I had a rare and wonderful experience at Yestermorrow: I learned a lot, from kind and knowledgeable teachers, alongside interesting and dedicated students. The campus is surrounded and infused with Vermont’s natural beauty, and filled with thoughtful architecture. It was inspiring to be in a place that had been designed and constructed with such obvious care and creativity, and I was delighted by the incorporation of nature/natural materials, and all of the unique architectural expressions to be found on campus.
I helped build a whole tiny house! This included several construction firsts: using a nail gun, marking layout and hammering joists together, installing a window, rolling out bituthene and screwing on roofing panels.
My tiny house knowledge and designing abilities advanced quite a lot. Here are the drawings I went in with:
And here are the designs I made after 2 weeks of training:
Please note the inclusion of a suspended meditation circle!
It turns out that Vermont has very few building codes and even fewer building inspectors, which attracts creative architects to the area and results in lots of whimsical and refreshing buildings. My class took a socially-distanced tour of a house that different classes of Yestermorrow students had designed and built over the course of 10 years – it was a trip.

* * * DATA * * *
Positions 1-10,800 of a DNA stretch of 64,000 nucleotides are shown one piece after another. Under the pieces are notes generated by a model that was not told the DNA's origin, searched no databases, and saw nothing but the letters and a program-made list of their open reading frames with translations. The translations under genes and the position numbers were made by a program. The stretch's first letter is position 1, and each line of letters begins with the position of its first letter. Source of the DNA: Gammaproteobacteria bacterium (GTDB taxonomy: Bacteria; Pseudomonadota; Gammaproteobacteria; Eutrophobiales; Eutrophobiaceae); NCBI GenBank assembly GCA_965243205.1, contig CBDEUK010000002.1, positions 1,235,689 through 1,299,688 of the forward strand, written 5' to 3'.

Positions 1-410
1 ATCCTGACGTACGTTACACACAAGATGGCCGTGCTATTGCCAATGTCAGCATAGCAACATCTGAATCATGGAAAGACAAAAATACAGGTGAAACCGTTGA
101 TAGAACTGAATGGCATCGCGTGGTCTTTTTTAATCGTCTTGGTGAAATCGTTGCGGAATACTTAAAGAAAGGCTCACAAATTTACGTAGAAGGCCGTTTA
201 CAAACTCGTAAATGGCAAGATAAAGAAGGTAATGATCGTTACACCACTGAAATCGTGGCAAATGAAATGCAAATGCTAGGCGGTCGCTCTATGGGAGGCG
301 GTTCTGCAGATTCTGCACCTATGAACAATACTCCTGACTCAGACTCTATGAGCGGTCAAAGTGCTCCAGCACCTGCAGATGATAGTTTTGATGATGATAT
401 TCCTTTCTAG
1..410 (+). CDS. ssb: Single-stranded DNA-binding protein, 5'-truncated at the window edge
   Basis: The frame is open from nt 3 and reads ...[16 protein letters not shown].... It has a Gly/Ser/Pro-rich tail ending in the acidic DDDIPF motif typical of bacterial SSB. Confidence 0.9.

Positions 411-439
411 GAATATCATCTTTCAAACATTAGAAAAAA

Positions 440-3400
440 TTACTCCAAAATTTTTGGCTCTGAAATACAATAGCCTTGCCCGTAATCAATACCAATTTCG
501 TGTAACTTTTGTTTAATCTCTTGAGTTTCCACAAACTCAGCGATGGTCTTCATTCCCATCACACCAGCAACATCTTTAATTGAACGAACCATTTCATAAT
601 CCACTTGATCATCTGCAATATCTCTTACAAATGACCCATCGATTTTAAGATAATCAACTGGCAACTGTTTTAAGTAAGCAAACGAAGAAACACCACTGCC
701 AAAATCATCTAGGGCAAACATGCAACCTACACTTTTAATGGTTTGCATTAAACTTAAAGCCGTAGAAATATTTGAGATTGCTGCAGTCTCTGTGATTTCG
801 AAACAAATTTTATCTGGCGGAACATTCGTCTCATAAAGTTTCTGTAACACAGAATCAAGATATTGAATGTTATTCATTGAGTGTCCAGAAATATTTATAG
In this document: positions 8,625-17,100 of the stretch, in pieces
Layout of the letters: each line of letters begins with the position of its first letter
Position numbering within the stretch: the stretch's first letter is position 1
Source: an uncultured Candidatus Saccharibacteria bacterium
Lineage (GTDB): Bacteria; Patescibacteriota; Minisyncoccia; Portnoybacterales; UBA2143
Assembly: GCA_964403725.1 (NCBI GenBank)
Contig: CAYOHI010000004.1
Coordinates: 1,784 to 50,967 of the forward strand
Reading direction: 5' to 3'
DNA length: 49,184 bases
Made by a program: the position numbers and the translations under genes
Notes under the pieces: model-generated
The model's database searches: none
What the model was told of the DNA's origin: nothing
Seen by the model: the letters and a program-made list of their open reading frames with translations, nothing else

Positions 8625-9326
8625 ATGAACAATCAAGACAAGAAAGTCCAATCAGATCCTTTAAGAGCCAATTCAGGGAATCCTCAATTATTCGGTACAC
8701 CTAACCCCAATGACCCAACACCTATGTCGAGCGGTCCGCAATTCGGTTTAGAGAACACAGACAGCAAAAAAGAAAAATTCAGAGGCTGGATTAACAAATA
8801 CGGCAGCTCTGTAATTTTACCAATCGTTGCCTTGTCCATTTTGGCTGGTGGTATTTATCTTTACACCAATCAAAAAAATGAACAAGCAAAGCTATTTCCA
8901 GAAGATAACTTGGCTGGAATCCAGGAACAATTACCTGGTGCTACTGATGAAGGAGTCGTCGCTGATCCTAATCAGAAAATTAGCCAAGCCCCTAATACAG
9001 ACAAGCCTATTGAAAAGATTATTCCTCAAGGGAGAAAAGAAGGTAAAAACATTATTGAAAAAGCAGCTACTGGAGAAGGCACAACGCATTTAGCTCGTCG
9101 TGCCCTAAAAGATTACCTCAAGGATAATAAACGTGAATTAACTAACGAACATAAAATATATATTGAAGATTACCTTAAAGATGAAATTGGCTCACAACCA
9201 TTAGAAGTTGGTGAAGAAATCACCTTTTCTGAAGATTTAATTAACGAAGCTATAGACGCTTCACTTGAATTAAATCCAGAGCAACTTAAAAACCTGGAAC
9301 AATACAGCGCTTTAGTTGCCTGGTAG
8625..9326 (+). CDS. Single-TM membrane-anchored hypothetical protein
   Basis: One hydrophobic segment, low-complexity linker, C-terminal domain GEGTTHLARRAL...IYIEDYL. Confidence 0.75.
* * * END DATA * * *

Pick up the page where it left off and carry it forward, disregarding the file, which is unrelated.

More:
I also befriended the classmate whose tiny house we built (hi Abby!) – she was kind enough to give me a tour of her beautiful property and the houses there she had built herself. It was really inspiring to meet someone who had bought land, cleared it, and put up one house and then another on it, and is now working on creating a 5-house affordable tiny community. Meeting an actual person who had done something like what I’m going to do made it seem much more attainable.
While at Yestermorrow I also was lucky enough to take a weekend tadelakt workshop with Liz Johnson, a mistress of the field. Tadelakt is a plastering technique that involves lots of rubbing with precious stones, and results in surfaces that have a water resistant finish. It’s very cool! Also very finicky – apparently tadelakt is the diva of the plastering world.